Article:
I’ve built a Slack bot in Ruby on Rails and it is profitable. In this blog post I will describe what I did and tools I used to create, promote and monetize a simple SAAS product.
Working professionally as a web developer you usually deal with huge projects containing tons of business logic. It is virtually impossible to create something similarly complex in your free time without going full indie.
I wanted to build something simple but still capable of providing real value to the users.
Here comes the story of Abot.
Purpose and origin
Abot allows you to send anonymous messages to channels and other members of your Slack team. Whoever receives a message can reply to the author without knowing who he is. It basically enables you to talk with your teammates, without knowing who you are talking to.
I came up with an idea after having to participate in yet another endless company meeting. I had a feeling that everybody knew that it was a waste of our time but no one wanted to be the first to tell it.
Costs of running
So far over 400 Slack teams registered, totaling to over 50k users. Even the most active teams send at most dozens of messages daily so server load is minimal. I managed to squeeze both web server and background worker processes on a single $7/month Hobby Heroku dyno.
I only keep necessary data about the teams and delete messages metadata regularly so until now free Heroku PostgreSQL database with 10k rows limit has been enough. If I get close to the limit, I would need to pay $9/month for a larger database, but that still would be acceptable costs.
Paddle takes a 5% + 0.50$ cut per sale, but handles taxing as well, so for me that’s more than worth it. With Braintree I had to take care of invoicing and taxes myself.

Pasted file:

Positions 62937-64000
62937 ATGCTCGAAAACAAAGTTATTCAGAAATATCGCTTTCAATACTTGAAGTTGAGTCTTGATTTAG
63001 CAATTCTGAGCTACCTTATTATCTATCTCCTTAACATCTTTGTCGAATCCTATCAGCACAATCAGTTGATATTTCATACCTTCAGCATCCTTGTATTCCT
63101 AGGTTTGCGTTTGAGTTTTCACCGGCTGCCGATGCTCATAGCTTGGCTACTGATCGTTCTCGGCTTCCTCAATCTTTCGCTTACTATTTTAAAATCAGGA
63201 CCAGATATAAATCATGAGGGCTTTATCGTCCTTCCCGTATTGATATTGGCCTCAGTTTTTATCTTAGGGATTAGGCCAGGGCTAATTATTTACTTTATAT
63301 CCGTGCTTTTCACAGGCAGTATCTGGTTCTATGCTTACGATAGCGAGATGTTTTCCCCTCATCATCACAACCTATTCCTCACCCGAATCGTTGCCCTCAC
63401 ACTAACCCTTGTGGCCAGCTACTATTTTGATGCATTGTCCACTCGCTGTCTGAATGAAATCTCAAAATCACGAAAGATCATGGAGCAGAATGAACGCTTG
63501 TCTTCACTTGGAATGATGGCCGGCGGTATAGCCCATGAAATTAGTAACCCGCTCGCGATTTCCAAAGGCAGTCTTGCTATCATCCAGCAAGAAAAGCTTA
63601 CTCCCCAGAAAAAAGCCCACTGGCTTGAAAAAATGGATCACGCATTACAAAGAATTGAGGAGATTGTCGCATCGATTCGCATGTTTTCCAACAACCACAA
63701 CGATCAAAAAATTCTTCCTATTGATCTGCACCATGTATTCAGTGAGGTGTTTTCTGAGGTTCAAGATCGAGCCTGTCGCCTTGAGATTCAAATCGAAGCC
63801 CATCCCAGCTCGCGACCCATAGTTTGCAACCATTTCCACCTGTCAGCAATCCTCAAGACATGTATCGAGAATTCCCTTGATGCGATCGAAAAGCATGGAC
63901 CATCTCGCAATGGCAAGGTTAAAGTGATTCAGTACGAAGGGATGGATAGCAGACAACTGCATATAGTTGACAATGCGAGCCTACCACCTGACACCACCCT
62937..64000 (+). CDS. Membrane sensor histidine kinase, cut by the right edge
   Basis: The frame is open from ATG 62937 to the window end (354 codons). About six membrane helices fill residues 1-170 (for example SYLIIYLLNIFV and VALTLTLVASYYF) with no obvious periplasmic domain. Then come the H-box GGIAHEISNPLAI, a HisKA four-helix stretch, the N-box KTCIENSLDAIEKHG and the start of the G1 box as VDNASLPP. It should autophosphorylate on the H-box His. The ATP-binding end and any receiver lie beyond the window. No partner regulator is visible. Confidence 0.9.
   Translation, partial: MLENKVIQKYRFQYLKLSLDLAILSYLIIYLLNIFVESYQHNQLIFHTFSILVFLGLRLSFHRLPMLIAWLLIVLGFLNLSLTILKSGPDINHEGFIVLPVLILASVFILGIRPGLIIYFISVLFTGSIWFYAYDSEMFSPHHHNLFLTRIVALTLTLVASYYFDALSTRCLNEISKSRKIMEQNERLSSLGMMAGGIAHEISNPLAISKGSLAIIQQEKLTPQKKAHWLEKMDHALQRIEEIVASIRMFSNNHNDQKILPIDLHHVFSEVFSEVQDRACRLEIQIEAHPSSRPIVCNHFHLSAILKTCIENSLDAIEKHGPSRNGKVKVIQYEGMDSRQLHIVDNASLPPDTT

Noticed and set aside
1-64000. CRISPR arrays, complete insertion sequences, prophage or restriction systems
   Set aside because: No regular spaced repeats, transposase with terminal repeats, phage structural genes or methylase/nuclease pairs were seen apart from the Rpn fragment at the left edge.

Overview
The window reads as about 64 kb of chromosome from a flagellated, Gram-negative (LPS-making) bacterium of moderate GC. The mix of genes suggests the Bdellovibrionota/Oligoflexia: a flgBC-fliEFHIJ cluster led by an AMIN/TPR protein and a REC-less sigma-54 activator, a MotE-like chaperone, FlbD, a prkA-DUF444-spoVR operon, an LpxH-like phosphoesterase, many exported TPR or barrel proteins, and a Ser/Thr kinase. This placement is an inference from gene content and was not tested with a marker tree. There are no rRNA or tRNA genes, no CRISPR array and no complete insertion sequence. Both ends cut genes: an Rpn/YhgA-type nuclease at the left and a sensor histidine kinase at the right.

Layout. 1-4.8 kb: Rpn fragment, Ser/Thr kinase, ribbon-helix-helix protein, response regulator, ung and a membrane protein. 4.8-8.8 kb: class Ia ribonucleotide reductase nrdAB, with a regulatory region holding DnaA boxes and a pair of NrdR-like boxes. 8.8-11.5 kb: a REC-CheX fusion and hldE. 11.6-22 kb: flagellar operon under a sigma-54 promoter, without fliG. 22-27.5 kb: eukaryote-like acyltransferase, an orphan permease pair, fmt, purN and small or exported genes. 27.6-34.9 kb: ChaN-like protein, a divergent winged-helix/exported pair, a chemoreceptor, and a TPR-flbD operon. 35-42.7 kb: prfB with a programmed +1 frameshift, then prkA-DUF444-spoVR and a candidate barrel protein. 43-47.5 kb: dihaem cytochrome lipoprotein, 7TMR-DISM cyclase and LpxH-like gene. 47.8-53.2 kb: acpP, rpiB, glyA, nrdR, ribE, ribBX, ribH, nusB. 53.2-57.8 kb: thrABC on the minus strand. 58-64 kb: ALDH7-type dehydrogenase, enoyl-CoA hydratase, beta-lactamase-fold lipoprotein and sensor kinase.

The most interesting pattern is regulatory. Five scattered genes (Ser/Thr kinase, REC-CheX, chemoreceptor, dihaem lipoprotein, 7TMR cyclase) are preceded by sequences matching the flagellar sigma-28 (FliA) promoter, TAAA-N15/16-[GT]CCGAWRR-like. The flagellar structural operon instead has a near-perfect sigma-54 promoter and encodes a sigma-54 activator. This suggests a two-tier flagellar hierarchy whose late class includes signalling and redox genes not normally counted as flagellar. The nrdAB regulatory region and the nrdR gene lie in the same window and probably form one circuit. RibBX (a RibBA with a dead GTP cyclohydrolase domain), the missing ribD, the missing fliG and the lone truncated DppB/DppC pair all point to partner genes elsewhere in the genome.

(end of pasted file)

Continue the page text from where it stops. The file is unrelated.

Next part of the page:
Abot is located on abot.apki.io. It shares one root domain with a bunch of my other apps:
Some of them are profitable as well so the yearly renewal cost of a root domain is shared. You can check out my other blog post for info on how to setup multiple domains with free SSL.
Other paid services that Abot depends on
Abot logo is just an icon from Icons8. I have to pay $19.90/month for a license, but I use more icons for my other commercial apps as well.
Same with Grammarly. I use it to correct my blog posts and all my apps. Disclaimer: I am participating in Grammarly affiliate program, but I would recommend it anyway.
Devoting tens of hours of work to create a project and end up with a bunch of grammar errors and typos on a landing page is something to be avoided.
Marketing and promotion
For a long time, the only source of signups was an official Slack app directory.
Only recently I’ve started looking into establishing new sources of users. I have to admit I have not been properly tracking visitor and signups sources so I can only assume which of the techniques I mention have the best effect.
Google organic traffic
I’ve optimized the Abot landing page SEO for a couple of keywords, but currently, there are only a few daily visitors from organic search results.
This blog generates decent traffic of a couple thousands daily visitors. I’ve decided to leverage it for Abot promotion. I write mostly technical posts so they are a good occasion to mention Abot:
Backlinks without a
nofollow attribute are also a proven way to improve a target website SEO, but I am not sure if multiple links from the same domain have an increasing effect.
I had mixed feelings about putting too much advertisement on my blog but a little link won’t hurt anyone I suppose. I can promise there will never be a fullscreen subscription popup here.
How about an inline subscription form instead?
It is also something I’ve started doing only recently. Whenever I encounter a discussion where it makes sense to submit a link to the Abot landing page then I do it. It could be a Reddit thread or an Indie Hackers discussion.